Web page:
Susan
You can have it all.  You just can't have it all at once.

RE: Do you friend your co-workers on Facebook?

I have Facebook friends who are co-workers. The local ones are people who I consider to be friends outside of work, we socialize together. Also the company I work for has multiple geographic locations and I work closely with people in another location (they are our users) and I find it helps to have a  personal, nonwork-oriented connection with some of those I work with. It makes me more than just a person they get emails from and it makes me understand them more and have something personal to talk to them about when I have to call them for business reasons (small talk does make it easier for users to deal with programmers).

It also keeps me in touch with people as they move on to other jobs and that is part of networking. Never know when that guy you worked with 5 years ago might be the one who helps you get the next job.

But I never post anyhing about the company there (except the occasional sympathy when someone is working overtime or on a deadline) or anything that it would worry me for HR to see. Nor do my co-workers.

I did have to defriend a former co-worker because he put up a Hitler photo as his profile pic. Can't have that showing and won't stay friends with anyone who would do that.  

"NOTHING is more important in a database than integrity." ESquared
 

RE: Do you friend your co-workers on Facebook?

I don't have a FB account and hope never to.  If I ever did, I would never use my real name or post anything personally identifiable at all. I would probably never friend anyone either since friend list analysis could probably help pin down who you are. ( I don't recall ever even hitting the site.)

I do have a LinkedIn account and some connections there, but that account is essentially my online resume and nothing more.  Different purpose and currently, I rarely visit the site.

Like everyone else I believe work is work and private life is private life.  And I do mean *private*.  I'm happily married, so not looking for a date, so unless someone wants to give me a boatload of money I don't want anyone 'finding' me. winky smile

Jeff
It's never too early to begin preparing for International Talk Like a Pirate Day
"The software I buy sucks,  The software I write sucks.  It's time to give up and have a beer..." - Me

RE: Do you friend your co-workers on Facebook?

No Facebook-o  -  No Problem-o!

Seriously, not too long ago I about broke down and created one, until a "friend" didn't believe that I couldn't tell him my Facebook ID because I didn't have one.  Went psycho thinking I was stiffing him, yada, yada.  No thanks, Don't want.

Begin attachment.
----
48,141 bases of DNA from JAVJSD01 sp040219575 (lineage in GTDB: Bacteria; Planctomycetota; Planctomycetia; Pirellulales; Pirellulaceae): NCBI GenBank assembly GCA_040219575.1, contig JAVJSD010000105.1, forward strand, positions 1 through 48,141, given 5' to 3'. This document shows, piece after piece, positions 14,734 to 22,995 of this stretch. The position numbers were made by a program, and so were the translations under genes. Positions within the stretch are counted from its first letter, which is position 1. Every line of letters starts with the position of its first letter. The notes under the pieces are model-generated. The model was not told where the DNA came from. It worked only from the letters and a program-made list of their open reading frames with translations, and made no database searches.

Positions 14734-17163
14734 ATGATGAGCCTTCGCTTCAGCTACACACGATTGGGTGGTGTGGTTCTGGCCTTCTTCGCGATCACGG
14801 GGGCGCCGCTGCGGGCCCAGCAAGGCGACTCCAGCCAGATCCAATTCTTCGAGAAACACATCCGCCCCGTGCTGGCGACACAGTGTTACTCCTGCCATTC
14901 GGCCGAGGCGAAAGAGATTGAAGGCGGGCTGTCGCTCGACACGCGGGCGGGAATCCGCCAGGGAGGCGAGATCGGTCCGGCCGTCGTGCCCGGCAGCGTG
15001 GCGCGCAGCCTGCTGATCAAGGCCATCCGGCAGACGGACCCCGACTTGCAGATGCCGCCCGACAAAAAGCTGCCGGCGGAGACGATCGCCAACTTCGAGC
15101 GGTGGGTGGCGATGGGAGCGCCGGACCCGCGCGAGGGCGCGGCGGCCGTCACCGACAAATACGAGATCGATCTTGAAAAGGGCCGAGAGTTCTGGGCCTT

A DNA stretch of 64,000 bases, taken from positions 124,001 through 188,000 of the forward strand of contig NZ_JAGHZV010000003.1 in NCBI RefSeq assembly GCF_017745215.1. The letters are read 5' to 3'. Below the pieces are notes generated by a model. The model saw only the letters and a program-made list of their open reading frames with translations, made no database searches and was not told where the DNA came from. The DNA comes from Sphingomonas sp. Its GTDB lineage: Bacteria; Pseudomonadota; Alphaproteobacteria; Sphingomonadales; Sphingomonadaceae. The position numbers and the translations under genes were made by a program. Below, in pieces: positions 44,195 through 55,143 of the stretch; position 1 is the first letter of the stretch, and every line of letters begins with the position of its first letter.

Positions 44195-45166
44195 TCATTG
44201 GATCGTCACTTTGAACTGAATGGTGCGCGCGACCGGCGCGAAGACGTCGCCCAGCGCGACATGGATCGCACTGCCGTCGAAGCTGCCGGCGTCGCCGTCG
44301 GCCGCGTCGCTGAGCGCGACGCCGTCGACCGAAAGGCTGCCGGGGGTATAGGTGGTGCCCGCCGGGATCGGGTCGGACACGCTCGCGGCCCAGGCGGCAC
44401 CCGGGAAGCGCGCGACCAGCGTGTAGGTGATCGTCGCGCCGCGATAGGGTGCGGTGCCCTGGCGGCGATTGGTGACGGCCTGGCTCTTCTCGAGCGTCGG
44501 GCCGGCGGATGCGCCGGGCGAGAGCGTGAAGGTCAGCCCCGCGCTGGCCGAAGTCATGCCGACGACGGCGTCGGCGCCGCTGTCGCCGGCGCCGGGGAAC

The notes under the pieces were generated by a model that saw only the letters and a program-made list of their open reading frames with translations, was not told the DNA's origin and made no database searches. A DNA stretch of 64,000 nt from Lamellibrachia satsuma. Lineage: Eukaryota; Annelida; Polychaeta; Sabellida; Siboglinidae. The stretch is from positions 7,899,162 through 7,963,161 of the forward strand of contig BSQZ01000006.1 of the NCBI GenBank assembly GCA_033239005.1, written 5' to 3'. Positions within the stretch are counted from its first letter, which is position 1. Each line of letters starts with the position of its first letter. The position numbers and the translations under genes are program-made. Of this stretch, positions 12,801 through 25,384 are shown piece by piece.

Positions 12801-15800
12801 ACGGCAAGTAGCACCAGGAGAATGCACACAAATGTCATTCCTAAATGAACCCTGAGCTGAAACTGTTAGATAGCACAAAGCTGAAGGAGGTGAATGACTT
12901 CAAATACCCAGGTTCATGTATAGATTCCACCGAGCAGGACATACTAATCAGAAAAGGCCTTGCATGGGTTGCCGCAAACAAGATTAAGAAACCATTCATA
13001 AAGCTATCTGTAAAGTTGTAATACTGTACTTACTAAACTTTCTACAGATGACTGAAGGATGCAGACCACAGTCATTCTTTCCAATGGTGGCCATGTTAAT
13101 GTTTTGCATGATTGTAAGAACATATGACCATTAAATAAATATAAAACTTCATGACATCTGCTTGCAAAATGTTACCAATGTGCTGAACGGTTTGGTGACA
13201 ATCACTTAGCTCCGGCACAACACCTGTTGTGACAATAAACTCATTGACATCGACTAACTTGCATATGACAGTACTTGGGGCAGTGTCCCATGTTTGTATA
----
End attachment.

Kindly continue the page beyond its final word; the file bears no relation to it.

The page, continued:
RE: Do you friend your co-workers on Facebook?

I have a page on facebook.  I only put it up so that someone else couldn't "claim me" or my identity.  I have a handful of "friends" on facebook who are mostly relatives or distant friends.  I check it every few weeks.  I never post anything, but that doesn't mean that other people haven't posted things about me or in some way linked to me in conversation.  Unfortunately those are areas that you have no control over, and most people on facebook post before they think (i.e., underage drinking, inappropriate comments, telling their friends that they are leaving for vacation for two weeks out of state, etc).

So you have:

a.  Limited to no control over what other people connect you with.
b.  Constantly changing security and privacy settings that always tends towards publishing everything rather than restricting anything.
c.  Employers and potential employers using Facebook to dig for dirt.

Sounds like a recipe for trouble, if you ask me.

________________________________________
CompTIA A+, Network+, Server+, Security+
MCTS:Windows 7
MCSE:Security 2003
MCITP:Server Administrator
MCITP:Enterprise Administrator
MCITP:Virtualization Administrator 2008 R2
Certified Quest vWorkspace Administrator

RE: Do you friend your co-workers on Facebook?

(OP)
I haven't posted anything about my job or company on Facebook. That doesn't mean that there won't be other things. I'm a Laker fan, for example. If my CEO is a Celtic fan, would I want him to know that? I will talk about the Lakers at the office with some people, but only a select few.

"Anything you say can and will be used against you." It doesn't matter if you think it will be or not.

I have friend past co-workers though, quite a bit of them.
 

RE: Do you friend your co-workers on Facebook?

Everything that has been said thus far has merit, and it's good advice.

I do have a facebook account, but I'm not terribly active.  I'm also not worried about anything I post on facebook, because I don't say or act any differently online than I do in person.  If I won't say it to your face, then I won't post it on line.  I am who I am, regardless of the "medium", if you will.
 

--------------
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To get the most from your Tek-Tips experience, please read
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RE: Do you friend your co-workers on Facebook?

I don't facebook.

  I use LinkedIn to stay in touch with coworkers of present and past. It seems to be a more for professional type use and everyone uses their real names and where they work.
 This is the only site that I converse on where I don't know who I am talking too.

Bo  

Remember,